Dear Debesh, Your words and photography are a symphony for the soul. Love

  5. Debesh April 2, 2013 at 8:13 pm #

    Thank you so much Karen! It is always lovely to “hear” from you. Many thanks for your time and such kind words.

  6. sonika April 2, 2013 at 9:08 pm #

    what a truly fascinating read…not your regular genre or style of writing…..which usually is a lot more personal….but brilliantly penned nevertheless . I really enjoy going through your photographs here on the blog…the stunning clarity and colours and composition sinks in properly ….

    the mythological reason…[ which i am sure you must already be knowing ] why the kumbh is held in only 4 places , though the ganga flows in other places too….and that is , that when the fight took place between the demons and the gods for that amrit or the nectar …a few drops fell on the earth ….in four places out of which allahabad was one……like i said….fascinating read…..especially loved the second photograph…don’t think i have seen it earlier….thanks for sharing …..:)

  7. Debesh April 2, 2013 at 10:30 pm #

    Thanks so much Sonika – it was such an amazing experience (and you know it) that no photographs will ever do justice to it, or words for that matter. Yes, I know the reason, but thanks for adding it in to the post – I am sure many others will be happy to read it too.

    And no, you haven’t (or hadn’t) seen the second image till now. I still need to edit my photographs from the following day – this was just a trial. Thanks again.

  8. glencapers April 3, 2013 at 2:49 am #

    Very nice work, Keep shooting

  9. Kislay April 3, 2013 at 2:54 am #

    Lovely writeup and stunning pictures.Words and pictures are totally intertwined, while the eyes feast on colors the mind gets to enjoy the poetic commentary.
    Thanks for sharing!

  10. Cyretha April 3, 2013 at 7:11 pm #

    Thank you so much for sharing your country, culture and photography. It is so much more vivid to hear your first hand stories than to read any textbook. Once again you have given us a masterful post with beautiful images.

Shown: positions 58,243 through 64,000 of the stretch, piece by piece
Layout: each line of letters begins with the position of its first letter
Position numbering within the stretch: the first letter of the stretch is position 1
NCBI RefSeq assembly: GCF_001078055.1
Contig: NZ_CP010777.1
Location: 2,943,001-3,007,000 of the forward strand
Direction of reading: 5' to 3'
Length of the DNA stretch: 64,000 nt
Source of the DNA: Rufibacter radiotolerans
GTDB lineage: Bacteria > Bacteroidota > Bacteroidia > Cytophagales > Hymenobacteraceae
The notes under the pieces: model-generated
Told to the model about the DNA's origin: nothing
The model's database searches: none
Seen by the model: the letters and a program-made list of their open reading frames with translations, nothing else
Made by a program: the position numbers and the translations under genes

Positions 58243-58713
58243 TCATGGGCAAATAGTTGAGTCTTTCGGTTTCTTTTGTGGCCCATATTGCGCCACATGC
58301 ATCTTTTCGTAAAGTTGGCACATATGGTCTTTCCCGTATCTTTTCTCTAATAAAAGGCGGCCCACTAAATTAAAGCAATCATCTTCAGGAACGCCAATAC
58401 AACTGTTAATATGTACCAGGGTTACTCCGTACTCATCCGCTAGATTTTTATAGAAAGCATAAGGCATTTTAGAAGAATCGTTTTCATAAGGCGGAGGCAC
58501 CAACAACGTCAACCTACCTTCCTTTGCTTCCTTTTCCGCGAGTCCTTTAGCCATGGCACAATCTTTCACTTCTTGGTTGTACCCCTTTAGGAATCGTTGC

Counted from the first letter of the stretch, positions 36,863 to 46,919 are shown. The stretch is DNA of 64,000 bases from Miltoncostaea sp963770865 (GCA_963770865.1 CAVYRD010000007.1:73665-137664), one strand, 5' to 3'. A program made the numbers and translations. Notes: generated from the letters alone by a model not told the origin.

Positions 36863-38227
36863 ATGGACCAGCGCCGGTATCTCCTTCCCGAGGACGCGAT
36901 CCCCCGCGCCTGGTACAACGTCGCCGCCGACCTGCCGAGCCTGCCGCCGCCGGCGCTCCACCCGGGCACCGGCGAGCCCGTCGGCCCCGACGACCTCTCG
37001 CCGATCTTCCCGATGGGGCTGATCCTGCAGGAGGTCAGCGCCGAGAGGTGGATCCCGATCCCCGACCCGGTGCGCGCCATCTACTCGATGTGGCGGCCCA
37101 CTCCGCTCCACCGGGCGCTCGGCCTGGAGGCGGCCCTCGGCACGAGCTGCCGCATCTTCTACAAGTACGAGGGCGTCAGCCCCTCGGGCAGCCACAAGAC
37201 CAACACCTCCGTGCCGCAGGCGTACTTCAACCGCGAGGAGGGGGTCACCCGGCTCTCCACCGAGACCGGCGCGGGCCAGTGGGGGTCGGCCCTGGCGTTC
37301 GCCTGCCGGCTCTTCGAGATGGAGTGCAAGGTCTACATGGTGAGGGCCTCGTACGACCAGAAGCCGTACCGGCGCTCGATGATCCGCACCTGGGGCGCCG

11. jaitri acharya April 3, 2013 at 8:26 pm #

    super write up…loved reading it…..:-)

  12. Cynthia Sanders April 4, 2013 at 11:53 pm #

    Always a pleasure

    Always an inspiration


  13. Caroline April 6, 2013 at 7:20 am #

    Debesh, your emotional experiences are both intensely personal and universal in their appeal. It is the result of your passionate intent and engagement with the world. They say a picture speaks a thousand words. Thank you for sharing your stories as clearly and passionately as possible with compelling photography.
    All the best.

  14. Debesh April 6, 2013 at 6:58 pm #

    Dear Glenn,

    Thank you so very much for your kind words and all your encouragement. Meeting you at the Kumbh was so fortuitous and such a pleasure. I hope that someday I shall have the privilege of photographing with you, my friend.

    Thanks a lot Kislay for your time in reading, and also commenting. I am most grateful.

    Cyretha, my friend, it is always such a delight for me to hear from you and for us to share our journeys with each other. Stay safe and I look forward to being in touch with you.

    Thanks a lot Jaitri.

    Cindy, there are no accidents in life, or coincidences. While I do know that you’re not regular on Facebook, if you do happen to see your inbox there, you will see a hello from me about two hours before you commented out here. Thank you.

    Dear Caroline,

    You are a sensitive person who also has the ability to convey what you feel to the rest of us. Thank you as always for the encouragement and inspiration – I do look forward to being in touch with you. All the best wishes.

  15. Hannah Kozak April 7, 2013 at 7:13 am #

    I just stumbled onto your blog while up with jet lag in Israel. Your photographs are beautiful and I enjoyed the way you wrote about your experience at the Kumbh. I haven’t been to India in years, your words and photographs inspired me to return.
    It’s wonderful to make this connection in the cyber world. Thank you for taking the time to post this lovely, and informative post.

  16. Lumaca Moderno April 8, 2013 at 8:22 am #

    Very nice article and photos, thank you for sharing :)

  17. Rajen April 8, 2013 at 12:21 pm #

    One word …..”Superlative” !

  18. Debesh April 8, 2013 at 1:04 pm #

    Dear Hannah,

    Thank you so much for such lovely words. Yes, Kumbh was indeed an incredible and awe-inspiring experience – absolutely sublime. This post wasn’t how I usually write which is more personal, but was more a travelogue. Perhaps my next blog will be an account of how I felt.

    Thank you so much Lumaca and Rajen for your time in reading an commenting – I appreciate it.